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n Southern African Journal of Critical Care - A survey of cultural competence of critical care nurses in KwaZulu-Natal

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Abstract

Nurses are primary caregivers and have a key role in providing care in a culturally diverse healthcare system, such as in South Africa (SA). Nurses need cultural competence in the management of patients within this cultural context. A healthcare system staffed by a culturally competent workforce can provide high-quality care to diverse population groups, contributing to the elimination of health disparities.


To describe the self-rated levels of cultural competence of nurses working in critical care settings in a selected public hospital in SA.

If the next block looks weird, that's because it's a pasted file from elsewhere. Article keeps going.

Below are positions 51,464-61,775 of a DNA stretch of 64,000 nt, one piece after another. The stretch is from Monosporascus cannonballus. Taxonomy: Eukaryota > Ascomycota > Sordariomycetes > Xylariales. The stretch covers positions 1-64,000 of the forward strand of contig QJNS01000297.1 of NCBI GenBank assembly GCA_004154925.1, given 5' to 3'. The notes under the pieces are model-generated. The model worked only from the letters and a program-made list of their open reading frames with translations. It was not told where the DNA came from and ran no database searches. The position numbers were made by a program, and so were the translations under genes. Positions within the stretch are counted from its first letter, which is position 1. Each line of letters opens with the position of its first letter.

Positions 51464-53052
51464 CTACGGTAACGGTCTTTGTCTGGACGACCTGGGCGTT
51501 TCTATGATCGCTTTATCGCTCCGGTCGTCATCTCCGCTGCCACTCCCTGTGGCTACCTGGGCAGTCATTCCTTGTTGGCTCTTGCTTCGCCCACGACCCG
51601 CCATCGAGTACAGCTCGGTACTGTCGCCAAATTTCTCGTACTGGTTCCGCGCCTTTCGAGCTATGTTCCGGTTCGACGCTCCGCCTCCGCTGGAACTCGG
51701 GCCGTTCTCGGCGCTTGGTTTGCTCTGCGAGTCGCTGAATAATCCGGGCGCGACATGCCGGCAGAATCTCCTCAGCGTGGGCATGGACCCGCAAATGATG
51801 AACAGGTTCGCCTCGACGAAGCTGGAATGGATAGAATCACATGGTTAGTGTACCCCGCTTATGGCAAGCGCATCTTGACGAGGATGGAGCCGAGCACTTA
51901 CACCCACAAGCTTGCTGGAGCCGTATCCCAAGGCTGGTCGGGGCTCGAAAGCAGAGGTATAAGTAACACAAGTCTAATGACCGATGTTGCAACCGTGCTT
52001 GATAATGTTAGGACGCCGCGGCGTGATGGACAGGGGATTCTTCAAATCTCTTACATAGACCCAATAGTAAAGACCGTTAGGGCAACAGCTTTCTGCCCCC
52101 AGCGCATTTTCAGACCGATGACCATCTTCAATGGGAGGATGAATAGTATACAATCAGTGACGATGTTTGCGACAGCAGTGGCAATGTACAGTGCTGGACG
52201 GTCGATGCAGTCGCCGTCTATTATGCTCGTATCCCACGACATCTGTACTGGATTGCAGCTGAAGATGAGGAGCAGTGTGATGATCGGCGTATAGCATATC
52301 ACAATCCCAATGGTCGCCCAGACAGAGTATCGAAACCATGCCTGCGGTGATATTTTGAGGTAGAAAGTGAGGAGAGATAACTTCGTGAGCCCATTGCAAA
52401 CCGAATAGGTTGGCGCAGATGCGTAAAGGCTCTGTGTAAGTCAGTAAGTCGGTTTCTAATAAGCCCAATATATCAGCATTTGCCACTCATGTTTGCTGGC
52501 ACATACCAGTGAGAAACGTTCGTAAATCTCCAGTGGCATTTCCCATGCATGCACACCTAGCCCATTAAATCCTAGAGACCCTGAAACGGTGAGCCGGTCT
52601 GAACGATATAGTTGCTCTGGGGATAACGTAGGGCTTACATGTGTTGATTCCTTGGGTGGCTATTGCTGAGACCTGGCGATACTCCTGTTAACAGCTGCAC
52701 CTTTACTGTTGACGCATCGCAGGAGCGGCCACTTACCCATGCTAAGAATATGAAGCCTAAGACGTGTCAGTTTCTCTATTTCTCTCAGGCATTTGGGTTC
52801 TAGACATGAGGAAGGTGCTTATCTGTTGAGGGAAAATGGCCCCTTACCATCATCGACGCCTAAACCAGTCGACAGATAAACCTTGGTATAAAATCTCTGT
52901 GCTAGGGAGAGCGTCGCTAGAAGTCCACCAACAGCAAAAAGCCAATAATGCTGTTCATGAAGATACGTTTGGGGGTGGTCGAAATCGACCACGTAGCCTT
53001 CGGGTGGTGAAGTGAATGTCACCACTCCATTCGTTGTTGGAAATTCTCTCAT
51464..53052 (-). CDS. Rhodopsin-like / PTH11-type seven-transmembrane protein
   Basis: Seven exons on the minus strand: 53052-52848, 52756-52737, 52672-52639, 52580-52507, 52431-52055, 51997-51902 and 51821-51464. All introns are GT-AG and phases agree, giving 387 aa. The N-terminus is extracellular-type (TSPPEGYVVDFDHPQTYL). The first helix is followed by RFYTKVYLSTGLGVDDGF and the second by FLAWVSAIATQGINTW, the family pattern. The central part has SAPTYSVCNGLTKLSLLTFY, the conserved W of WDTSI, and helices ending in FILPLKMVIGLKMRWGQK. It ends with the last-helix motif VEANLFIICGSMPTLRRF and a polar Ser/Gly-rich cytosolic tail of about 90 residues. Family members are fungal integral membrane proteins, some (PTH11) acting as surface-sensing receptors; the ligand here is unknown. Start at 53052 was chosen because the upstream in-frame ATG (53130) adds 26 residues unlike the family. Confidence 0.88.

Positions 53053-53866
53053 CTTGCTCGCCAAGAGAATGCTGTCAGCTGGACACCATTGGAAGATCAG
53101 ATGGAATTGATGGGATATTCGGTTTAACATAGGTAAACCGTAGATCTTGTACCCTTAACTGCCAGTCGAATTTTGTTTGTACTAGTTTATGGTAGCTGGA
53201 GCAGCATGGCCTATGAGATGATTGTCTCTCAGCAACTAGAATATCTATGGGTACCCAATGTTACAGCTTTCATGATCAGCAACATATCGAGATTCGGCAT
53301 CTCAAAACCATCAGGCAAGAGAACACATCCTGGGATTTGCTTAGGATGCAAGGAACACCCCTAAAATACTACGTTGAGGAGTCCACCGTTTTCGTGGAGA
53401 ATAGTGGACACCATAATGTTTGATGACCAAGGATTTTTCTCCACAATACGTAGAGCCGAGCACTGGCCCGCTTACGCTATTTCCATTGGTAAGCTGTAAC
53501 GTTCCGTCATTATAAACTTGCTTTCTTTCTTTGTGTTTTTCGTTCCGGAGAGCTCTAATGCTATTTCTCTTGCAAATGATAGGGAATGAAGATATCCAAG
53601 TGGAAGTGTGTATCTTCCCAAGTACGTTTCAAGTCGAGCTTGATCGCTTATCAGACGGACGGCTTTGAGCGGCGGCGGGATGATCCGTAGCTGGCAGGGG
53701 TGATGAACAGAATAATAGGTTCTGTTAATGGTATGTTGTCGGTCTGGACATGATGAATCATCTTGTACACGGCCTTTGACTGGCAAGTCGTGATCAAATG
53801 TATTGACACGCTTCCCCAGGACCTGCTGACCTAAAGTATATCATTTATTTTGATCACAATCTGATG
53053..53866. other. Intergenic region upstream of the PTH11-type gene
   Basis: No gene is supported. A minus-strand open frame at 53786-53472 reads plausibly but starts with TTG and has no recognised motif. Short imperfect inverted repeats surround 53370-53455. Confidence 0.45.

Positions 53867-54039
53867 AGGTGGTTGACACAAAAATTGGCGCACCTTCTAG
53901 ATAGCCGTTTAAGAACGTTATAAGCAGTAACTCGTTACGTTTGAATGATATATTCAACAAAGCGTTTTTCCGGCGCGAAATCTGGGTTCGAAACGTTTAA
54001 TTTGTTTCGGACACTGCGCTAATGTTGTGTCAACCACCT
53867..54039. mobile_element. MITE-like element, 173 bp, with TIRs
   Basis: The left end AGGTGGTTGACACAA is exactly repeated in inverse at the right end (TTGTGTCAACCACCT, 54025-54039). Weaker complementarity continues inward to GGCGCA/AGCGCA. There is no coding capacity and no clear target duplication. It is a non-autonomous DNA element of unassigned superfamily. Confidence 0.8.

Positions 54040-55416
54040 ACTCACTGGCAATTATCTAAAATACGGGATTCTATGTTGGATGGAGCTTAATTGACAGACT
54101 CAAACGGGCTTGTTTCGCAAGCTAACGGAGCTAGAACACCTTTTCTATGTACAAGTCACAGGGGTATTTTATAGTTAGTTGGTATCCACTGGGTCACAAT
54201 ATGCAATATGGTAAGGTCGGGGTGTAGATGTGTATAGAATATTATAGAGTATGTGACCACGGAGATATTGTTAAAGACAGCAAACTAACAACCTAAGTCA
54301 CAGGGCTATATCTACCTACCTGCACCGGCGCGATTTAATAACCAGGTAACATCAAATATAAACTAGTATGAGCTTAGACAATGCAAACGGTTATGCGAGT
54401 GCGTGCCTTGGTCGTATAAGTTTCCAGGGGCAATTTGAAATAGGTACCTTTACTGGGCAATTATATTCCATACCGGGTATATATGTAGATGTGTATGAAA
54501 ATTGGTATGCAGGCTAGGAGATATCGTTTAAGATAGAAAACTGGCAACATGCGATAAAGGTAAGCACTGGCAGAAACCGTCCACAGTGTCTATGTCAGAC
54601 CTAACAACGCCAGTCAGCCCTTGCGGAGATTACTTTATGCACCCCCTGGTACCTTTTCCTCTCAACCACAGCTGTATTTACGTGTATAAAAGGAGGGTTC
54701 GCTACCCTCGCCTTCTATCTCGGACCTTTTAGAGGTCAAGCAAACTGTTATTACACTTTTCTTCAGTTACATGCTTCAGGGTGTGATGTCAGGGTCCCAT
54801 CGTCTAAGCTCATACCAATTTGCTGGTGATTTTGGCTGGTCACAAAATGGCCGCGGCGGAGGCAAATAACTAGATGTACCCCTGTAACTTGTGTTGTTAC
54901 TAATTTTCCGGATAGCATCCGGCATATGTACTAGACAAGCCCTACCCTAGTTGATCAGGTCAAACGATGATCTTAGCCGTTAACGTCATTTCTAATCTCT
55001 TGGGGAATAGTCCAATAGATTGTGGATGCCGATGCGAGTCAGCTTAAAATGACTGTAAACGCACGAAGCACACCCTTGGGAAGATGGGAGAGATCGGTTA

A quantitative descriptive survey was conducted with nurses from eight critical care units in a public hospital in KwaZulu-Natal Province, using the Inventory to Access the Process of Cultural Competency - Revised (IAPCC-R) cultural competence questionnaire.
The overall cultural competence score for the respondents was 70.2 (standard deviation 7.2) out of a possible 100, with 77 (74%) of the respondents scoring in the awareness range, 26 (25%) in the competent range, and only 1 in the proficient range. Nurses from non-English-speaking backgrounds scored significantly higher in cultural competence than English-speaking nurses.
In addressing the many faces of cultural diversity, healthcare professionals must realise that these faces share a common vision: to obtain quality healthcare services that are culturally responsive and culturally relevant to the specific cultural group.

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/content/m_sajcc/30/2/EJC163041
2014-11-01
2016-12-06
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